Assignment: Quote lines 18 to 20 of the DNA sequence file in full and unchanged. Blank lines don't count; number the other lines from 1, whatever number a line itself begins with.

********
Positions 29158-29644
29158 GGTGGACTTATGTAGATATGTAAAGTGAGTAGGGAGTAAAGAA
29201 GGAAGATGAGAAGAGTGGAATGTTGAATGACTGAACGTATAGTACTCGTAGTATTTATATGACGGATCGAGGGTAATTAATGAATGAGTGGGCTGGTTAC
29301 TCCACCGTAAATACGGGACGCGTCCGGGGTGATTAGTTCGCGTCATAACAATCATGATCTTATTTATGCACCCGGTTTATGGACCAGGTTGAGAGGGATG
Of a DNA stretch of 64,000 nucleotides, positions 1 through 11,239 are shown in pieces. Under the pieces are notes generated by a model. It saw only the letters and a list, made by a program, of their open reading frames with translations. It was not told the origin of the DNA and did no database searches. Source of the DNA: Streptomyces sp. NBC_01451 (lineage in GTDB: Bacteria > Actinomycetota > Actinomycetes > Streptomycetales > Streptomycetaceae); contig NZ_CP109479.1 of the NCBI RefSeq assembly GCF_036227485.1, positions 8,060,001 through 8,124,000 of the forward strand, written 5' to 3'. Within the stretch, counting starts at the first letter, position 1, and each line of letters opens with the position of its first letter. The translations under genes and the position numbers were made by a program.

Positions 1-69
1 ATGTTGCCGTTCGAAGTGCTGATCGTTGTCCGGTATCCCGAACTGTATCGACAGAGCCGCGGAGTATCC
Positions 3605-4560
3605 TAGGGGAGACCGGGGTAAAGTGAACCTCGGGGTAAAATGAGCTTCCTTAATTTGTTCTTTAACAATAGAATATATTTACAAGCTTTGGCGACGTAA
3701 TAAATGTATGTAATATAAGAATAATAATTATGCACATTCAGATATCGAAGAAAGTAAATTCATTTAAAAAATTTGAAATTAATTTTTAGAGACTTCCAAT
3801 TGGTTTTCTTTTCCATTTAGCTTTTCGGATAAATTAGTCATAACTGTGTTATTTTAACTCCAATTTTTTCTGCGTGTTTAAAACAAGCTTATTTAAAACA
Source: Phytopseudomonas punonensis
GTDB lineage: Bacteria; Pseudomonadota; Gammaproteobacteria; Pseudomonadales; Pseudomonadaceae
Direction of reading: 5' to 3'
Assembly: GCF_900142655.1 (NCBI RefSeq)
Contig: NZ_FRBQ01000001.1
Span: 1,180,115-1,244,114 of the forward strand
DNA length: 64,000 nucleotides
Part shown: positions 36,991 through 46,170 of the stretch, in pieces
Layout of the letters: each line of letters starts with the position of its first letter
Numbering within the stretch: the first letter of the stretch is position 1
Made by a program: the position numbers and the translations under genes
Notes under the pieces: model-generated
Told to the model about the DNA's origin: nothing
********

DNA length: 64,000 nucleotides
Part shown: positions 36,991 through 46,170 of the stretch, in pieces
Layout of the letters: each line of letters starts with the position of its first letter